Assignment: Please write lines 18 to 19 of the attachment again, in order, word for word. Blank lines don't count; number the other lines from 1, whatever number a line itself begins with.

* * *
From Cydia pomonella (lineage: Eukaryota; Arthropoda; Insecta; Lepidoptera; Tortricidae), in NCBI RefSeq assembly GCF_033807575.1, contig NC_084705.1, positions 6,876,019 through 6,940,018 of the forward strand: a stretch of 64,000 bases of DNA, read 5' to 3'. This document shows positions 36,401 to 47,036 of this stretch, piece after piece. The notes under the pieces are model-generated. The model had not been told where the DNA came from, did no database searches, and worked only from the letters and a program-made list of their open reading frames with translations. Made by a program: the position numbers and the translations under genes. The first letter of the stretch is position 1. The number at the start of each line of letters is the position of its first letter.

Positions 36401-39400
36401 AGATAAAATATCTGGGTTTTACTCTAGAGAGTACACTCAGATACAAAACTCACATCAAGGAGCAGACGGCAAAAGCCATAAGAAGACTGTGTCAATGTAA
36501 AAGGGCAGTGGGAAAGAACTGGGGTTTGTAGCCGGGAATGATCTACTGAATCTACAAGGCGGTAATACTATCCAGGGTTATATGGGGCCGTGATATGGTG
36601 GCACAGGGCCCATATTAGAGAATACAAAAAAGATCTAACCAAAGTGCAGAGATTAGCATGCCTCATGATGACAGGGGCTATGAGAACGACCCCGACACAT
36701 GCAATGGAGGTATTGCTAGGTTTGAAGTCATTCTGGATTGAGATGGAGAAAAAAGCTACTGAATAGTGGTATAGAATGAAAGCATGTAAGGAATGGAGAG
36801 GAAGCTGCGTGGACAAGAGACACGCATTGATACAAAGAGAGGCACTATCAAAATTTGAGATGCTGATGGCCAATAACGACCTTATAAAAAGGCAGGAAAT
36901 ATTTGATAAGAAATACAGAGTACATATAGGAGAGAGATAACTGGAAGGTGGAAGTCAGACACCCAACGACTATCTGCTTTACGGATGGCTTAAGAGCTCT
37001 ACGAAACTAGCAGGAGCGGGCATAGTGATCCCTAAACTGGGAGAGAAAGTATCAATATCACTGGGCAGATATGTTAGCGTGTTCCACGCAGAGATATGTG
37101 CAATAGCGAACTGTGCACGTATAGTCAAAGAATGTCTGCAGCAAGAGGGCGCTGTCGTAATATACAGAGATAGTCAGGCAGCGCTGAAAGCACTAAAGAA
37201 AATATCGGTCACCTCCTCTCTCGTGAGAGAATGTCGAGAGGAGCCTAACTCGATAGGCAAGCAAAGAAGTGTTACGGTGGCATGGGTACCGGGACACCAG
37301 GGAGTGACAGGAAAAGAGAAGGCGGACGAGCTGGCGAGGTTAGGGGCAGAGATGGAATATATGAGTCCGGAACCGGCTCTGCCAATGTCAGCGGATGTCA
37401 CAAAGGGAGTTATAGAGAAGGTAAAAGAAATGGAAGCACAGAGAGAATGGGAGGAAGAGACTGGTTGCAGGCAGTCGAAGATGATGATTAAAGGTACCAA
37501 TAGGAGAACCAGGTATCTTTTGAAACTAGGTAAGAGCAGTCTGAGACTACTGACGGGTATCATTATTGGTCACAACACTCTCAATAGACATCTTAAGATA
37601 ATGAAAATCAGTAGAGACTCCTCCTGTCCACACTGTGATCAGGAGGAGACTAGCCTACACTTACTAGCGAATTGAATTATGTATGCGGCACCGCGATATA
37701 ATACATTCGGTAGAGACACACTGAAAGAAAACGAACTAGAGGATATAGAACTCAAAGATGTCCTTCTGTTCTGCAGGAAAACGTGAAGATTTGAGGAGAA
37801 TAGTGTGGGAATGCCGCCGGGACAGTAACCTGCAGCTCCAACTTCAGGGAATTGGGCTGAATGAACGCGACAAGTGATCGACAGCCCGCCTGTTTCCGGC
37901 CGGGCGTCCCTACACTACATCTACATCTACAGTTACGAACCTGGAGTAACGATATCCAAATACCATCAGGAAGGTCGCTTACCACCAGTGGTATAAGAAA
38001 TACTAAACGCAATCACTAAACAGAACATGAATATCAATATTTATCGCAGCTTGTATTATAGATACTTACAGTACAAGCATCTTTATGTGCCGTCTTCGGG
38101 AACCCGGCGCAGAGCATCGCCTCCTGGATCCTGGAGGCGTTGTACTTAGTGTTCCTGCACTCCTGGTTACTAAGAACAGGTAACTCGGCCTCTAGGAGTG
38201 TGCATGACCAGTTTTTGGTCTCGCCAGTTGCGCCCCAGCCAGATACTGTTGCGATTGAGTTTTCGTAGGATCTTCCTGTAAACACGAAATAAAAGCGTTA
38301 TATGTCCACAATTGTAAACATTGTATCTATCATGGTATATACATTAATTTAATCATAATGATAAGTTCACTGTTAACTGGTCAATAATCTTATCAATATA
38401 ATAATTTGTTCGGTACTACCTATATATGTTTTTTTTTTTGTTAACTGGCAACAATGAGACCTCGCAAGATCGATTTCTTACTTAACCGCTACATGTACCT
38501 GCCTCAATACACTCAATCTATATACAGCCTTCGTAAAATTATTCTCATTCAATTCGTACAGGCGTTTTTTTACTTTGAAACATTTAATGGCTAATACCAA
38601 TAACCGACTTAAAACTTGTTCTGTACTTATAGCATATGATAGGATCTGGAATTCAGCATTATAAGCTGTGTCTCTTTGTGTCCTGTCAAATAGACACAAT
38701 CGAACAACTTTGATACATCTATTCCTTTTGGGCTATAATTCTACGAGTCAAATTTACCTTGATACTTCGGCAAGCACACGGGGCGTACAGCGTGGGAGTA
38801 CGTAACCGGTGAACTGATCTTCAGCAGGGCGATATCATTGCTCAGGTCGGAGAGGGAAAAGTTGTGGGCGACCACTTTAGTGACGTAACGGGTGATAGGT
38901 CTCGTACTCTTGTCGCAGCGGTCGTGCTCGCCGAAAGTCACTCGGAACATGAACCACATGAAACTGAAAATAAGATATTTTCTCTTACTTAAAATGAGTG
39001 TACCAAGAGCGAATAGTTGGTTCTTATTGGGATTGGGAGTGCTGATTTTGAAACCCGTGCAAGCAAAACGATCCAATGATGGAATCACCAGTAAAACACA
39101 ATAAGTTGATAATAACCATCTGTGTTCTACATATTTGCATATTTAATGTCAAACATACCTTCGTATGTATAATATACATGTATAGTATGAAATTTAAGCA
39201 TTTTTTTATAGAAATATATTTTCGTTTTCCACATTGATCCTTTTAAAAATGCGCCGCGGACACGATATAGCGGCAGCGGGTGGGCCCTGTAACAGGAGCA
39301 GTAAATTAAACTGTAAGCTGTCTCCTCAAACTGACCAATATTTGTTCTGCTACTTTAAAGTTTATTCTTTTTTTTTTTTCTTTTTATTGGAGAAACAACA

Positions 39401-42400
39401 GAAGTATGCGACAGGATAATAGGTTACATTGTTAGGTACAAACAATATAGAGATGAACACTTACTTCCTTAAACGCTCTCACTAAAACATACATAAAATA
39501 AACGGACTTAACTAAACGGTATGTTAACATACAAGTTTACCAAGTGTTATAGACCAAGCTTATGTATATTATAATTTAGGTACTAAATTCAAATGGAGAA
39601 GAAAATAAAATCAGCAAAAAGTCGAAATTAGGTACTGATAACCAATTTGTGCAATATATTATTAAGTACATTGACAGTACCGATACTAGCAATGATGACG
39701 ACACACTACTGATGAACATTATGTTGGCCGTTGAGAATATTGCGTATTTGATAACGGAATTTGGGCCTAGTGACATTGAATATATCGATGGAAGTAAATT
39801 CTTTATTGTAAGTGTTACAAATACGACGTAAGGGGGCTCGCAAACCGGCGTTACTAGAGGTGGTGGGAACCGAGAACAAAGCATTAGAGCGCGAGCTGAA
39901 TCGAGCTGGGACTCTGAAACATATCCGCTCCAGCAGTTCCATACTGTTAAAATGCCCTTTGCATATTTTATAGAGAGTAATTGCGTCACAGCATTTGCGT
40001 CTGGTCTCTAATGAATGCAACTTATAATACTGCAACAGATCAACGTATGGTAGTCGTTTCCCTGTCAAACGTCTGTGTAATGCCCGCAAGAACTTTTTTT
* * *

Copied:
37901 CGGGCGTCCCTACACTACATCTACATCTACAGTTACGAACCTGGAGTAACGATATCCAAATACCATCAGGAAGGTCGCTTACCACCAGTGGTATAAGAAA
38001 TACTAAACGCAATCACTAAACAGAACATGAATATCAATATTTATCGCAGCTTGTATTATAGATACTTACAGTACAAGCATCTTTATGTGCCGTCTTCGGG